Hrithik snagged in Mission Malign, this time in SA The Times of India
News Service MUMBAI: After Nepal, another political potboiler involving
superstar Hrithik Roshan could be brewing on distant shores--this time
in South Africa. According to Indian film industry sources, this second
episode appears to suggest an orchestrated campaign to malign the actor
The ingredients are much the same--the award-winning star of the hit
film, Kaho naa..pyaar hai, smack at the centre of a controversy, the
ruling and opposition parties stirring up a storm, and a boycott of
Hrithik's films in South Africa looming ominously on the horizon.
According to the ruling African National Congress (ANC), a ban on all
Hrithik films could follow in South Africa. ``If the matter is not sorted
out very soon, we will be forced to take drastic action,'' said K. Morar,
a prominent member of the ANC, who spoke to this newspaper from his
party's headquarters in Durban.
It all began a few weeks ago when a poster of the superstar was circulated
on the eve of a local government election along with the November 29
edition of Post, one of the more popular weekly newspapers catering
to the 1.5 million-strong Indian community in South Africa. It showed
Hrithik striking a dance pose and carried the legend, `VOTE DA For ALL
the people'--DA being the opposition Democratic Alliance in South Africa.
The ANC's contention? Hrithik appeared to be urging the Indian community,
traditionally supporters of the African National Congress, to vote for
the opposition. As it happened, the Indian community by and large voted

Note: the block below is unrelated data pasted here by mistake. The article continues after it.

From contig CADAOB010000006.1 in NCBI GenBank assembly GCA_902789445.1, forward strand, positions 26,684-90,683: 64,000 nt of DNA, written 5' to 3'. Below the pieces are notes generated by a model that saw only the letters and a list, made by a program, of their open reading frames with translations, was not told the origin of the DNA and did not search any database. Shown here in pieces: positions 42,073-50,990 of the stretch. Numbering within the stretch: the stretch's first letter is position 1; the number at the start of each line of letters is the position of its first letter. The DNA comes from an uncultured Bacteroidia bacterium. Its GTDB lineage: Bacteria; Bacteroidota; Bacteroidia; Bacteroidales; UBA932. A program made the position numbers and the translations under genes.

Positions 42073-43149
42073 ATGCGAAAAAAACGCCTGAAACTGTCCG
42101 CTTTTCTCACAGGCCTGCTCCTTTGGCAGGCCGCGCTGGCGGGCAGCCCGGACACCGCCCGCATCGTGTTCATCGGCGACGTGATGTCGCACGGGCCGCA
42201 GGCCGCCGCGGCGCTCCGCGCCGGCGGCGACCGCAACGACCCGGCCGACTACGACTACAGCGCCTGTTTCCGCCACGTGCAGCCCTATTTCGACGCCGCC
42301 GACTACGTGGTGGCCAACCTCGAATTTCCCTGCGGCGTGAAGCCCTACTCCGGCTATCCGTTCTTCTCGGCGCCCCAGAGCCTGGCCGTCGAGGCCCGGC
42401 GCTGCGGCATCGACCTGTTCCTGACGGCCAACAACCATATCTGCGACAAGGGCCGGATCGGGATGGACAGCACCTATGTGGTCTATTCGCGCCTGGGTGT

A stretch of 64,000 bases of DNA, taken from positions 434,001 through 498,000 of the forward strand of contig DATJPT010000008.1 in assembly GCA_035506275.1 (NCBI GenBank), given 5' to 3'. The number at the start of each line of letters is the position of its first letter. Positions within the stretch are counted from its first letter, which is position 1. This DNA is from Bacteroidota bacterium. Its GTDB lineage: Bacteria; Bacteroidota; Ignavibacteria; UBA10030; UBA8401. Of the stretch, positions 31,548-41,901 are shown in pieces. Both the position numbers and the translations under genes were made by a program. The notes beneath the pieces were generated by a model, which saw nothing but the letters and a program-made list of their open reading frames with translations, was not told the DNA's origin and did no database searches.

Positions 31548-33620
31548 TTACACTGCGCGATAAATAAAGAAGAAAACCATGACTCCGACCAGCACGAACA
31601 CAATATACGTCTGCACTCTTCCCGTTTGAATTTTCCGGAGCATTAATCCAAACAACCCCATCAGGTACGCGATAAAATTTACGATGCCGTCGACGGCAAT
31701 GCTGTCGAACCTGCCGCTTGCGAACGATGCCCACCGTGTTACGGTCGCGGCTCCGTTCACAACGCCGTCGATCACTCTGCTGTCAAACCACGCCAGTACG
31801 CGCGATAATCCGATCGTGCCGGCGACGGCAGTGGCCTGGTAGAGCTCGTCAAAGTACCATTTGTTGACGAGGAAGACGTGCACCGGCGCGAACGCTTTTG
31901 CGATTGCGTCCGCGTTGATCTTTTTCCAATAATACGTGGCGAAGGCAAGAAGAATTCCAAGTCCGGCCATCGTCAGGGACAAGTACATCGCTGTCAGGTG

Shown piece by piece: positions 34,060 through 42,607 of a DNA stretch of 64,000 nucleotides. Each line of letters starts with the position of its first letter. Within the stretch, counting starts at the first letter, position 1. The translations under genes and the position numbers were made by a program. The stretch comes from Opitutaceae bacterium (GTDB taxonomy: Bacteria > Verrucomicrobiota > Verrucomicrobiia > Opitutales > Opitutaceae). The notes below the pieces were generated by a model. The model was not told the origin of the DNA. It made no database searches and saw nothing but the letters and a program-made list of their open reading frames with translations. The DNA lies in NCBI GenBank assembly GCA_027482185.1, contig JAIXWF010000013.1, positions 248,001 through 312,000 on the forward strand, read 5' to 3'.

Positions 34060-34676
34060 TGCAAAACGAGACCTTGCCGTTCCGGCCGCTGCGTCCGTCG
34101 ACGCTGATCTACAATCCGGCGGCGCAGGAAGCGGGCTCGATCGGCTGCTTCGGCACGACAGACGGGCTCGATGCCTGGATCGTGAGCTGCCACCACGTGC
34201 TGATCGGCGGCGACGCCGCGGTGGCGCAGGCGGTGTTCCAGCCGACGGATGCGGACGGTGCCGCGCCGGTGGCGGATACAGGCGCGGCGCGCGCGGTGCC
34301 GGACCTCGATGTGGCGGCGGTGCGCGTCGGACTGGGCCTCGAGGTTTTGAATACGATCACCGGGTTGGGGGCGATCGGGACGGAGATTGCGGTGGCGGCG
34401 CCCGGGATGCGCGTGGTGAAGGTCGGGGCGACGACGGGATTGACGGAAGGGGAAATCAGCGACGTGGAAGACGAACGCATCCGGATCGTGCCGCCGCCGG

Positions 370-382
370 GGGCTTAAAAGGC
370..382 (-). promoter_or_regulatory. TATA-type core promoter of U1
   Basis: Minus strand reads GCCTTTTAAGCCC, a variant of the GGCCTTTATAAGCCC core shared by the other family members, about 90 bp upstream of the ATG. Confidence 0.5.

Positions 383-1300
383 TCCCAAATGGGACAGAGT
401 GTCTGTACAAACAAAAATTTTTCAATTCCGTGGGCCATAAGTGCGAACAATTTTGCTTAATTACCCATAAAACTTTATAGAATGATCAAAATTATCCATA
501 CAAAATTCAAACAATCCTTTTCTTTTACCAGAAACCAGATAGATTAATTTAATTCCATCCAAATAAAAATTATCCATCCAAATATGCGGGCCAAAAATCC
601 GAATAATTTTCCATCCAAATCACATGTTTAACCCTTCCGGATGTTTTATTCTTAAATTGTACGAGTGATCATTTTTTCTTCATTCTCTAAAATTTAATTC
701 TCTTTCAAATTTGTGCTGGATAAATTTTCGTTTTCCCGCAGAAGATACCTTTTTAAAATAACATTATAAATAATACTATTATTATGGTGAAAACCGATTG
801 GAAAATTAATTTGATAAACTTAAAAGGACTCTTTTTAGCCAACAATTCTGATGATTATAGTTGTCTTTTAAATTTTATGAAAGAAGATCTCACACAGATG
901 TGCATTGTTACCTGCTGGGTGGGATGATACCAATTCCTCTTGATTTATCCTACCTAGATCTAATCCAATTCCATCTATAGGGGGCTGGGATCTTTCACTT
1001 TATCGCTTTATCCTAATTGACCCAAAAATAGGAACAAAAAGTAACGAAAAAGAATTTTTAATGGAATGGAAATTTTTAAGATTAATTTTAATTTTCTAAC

for the DA. And thereby hangs this story.
The ANC reportedly wrote to the superstar in Mumbai and asked him to
clarify his stand. Sample this excerpt from the letter, ``Aside from
the concerns that you, as an international actor, are seen to be interfering
in the domestic party political affairs of another country, the fact
that you are seemingly aligning yourself with a party that represents
the interests largely of the previous oppressors is seen as your perpetrating
a betrayal against the disadvantaged masses and as placing the future
of this (Indian) community in great jeopardy.
'' Hrithik's father Rakesh Roshan immediately wrote back to the editor
of the Post, Brijlall Ramguthee, saying, ``Hrithik is not associated
with the DA or any other political party in South Africa.'' The letter
went on to add, ``Hrithik does not endorse, nor is he endorsed by any
political party anywhere in the world.'' Mr Roshan also asked the newspaper
to tender an immediate apology, which the paper subsequently carried
in one of its editions.
Despite these developments, a provincial leader of the ANC in Kwazulu-Natal
issued a public warning that ``Indians would be sidelined in service
delivery''. Mr Morar told this paper, ``In spite of the apology tendered
by the Post, Hrithik is unfortunately being viewed as a collaborator
of reactionary forces in South Africa.
'' He said the ANC was investigating the actor's ``alleged nexus'' with
the DA and that the matter could snowball into a diplomatic fracas.
``We are taking up the issue with the foreign affairs ministry in New
Delhi, so that a compromise is reached at the earliest. India is one
of our closest allies and we don't want relations to be spoiled because
Even as Roshan Junior--who is presently shooting in Mumbai--seems to
have been caught once again in a political crossfire not of his own
making, his father said emphatically, ``I wish to state categorically
that Hrithik was never and will never be a part of any country's internal
affairs. We have made our stance clear on the issue. We are not part
of this in any way. What can I do from here if there is something happening
in South Africa?''